If you plan to celebrate Hanukkah, will you be displaying your Menorah where others can see? Or will you, like so many Jews, display it inside so as not to draw attention to your Jewishness? I’m not sure what I will do this year. When growing up, my family always kept the lit Menorah in private—away from a window.

    The percentage of Jews who hide the Menorah inside is a measure of Jewish fear. I don’t expect to see many houses with Menorahs in the window this year.

  5. “Ču vi paroles Esperante?”

    (That was the form taught when I also in my youth tried to learn a bit of it. The analysis was that the language name counts as an adverb! I have seen a different form in more recent materials.)

    1. Well, making it an adverb (by changing the final “o” to “e”) makes it mean “Do you speak in the Esperanto-manner?” More commonly one uses “Ĉu vi parolas Esperanton?” which means “Do you speak Esperanto?” (The “n” on the end marks the direct object.)

      –from one of those weirdos who speaks Esperanto.

  6. I cannot compare to the Warrimoo, but several years back we departed on a three week trip to Australia in mid June. We left in the spring, arrived in the fall, left in the winter and returned home to the summer.

        1. Spoiler alert. The WHOLE year 2000 (Jan.1 through Dec. 31) was the final year of the 20th century, not the first year of the 21st century. Dec. 31, 2001 was the last day of the 20th century….last day of the FINAL DECADE of the 20th century.

          1. Sometime in 2000 I came across an item for sale – a small rock if memory serves me. I can’t remember what was supposedly so bloody special about it. The price was $20. On the bottom was a sticker which said to the effect that the 21st century would not start until January 1, 2001, but that “most people” were celebrating the 21st century starting in 2000. (So apparently that was why they were going ahead and selling the item in 2000.) I was sorely tempted to pay $20 to document this fatuous mindset, but I just couldn’t make myself do it. Were smartphones available at the time, I could have taken a photo to so document. Maybe someone somewhere has somehow taken a photo.

      1. Of course you’re right about the century.

        I was skeptical of this seafaring tale. It seemed too pat. If the event really happened, I would have expected someone to have reported the uncertainty in the position as part of the documentation. We can actually estimate this uncertainty today:

        A practised observer with a good sextant under ideal conditions can observe elevation of an object above the horizon to within 10 seconds of arc, 309 yards north-south. The actual estimate of latitude is less precise than this (a large fraction of a mile is quoted below) because the navigator needs to apply several corrections (looked up in Naval Almanacs) which may not be known to that level of precision. But let’s assume the width of the latitude estimate is 309 yards which, we hope, includes the true latitude but it doesn’t necessarily if the sextant has bias error.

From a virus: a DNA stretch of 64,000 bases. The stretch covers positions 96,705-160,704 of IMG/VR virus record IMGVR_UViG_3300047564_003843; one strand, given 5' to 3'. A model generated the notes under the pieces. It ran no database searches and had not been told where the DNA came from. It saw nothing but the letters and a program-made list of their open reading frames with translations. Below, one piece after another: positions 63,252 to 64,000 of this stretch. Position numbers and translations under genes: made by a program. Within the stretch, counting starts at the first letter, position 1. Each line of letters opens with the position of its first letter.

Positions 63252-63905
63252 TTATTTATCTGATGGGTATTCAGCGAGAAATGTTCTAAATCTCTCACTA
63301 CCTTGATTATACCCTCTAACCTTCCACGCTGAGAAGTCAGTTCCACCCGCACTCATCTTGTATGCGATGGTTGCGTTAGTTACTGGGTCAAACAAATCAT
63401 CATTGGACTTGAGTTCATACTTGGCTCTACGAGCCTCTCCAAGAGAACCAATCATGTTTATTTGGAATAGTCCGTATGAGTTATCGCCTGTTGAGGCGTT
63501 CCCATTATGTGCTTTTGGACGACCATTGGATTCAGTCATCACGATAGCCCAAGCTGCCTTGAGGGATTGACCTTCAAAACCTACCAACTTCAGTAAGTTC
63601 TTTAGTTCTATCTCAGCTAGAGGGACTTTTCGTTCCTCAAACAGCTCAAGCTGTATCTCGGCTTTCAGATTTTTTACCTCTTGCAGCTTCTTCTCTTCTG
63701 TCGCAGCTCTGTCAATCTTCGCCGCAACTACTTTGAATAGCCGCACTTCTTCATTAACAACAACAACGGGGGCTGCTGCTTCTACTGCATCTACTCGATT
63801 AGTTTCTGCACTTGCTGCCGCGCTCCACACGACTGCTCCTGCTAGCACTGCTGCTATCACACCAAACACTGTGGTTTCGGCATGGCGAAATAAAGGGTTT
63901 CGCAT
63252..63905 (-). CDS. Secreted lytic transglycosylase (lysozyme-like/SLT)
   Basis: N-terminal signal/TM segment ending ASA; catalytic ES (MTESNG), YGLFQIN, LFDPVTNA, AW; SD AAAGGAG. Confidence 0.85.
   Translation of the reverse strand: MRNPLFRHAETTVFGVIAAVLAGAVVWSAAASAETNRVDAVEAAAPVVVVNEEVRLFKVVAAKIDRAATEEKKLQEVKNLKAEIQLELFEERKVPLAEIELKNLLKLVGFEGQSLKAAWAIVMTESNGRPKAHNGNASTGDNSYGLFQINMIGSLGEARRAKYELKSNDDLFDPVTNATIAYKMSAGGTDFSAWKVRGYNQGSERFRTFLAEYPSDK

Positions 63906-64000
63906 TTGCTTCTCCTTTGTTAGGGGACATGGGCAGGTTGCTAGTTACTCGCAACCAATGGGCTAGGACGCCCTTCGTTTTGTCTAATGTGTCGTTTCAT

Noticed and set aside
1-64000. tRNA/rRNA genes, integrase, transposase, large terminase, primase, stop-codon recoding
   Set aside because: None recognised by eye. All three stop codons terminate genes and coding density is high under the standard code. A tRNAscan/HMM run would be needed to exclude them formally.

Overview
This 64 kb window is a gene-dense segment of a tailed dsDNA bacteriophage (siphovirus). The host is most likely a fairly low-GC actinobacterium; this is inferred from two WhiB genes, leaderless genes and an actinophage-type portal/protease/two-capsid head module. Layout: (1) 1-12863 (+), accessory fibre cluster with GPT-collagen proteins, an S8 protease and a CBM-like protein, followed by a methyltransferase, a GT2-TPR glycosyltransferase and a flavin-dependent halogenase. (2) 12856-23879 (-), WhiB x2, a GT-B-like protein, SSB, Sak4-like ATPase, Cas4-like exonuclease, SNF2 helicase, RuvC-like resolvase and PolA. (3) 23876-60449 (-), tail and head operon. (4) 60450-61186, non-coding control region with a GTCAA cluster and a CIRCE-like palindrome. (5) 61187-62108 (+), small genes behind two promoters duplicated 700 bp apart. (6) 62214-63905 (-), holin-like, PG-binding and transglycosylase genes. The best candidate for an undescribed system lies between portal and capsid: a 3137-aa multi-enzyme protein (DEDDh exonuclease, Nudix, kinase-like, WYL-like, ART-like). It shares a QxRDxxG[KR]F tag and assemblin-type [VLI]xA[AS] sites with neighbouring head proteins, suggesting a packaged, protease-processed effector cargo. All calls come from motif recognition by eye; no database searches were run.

Since the Warimoo was only 345 feet long, clearly it could not be proved to have hit the intersection with any part of its hull at any time, much less at the stroke of midnight. Even if longitude and time were known with infinite precision — on the Date Line at midnight — the ship couldn’t be known to have been on the Equator at that moment, only likely somewhere in a band at least 309 yards wide that had a high probability of including the Equator. Any error in longitude, in real life usually larger than for latitude, makes it even less possible to tell where the ship was at midnight local time.

        I consider the claim possible–any combination of position and time is of course possible–but so impossible to verify given the limits of technology of the day that it is specious to make it.

        1. I find it completely believable, with the caveat that open sea navigation at the time was not precise.
          It is completely normal for navigators to be aware of such curiosities, and to seek them out.

          To qualify that, it is entirely possible for the ship’s official DR position and heading to be as claimed, at 2400 local time on the date indicated.

          I do not believe that the navigator took a series of celestial observations at midnight, to determine position. In open waters, one takes such observations at morning and evening twilight, as you need to see both the horizon and the celestial body at the same time to get a line of position. I would expect the officer on watch to take an azimuth of a star, planet, or the moon, in order to make corrections to the compass each watch.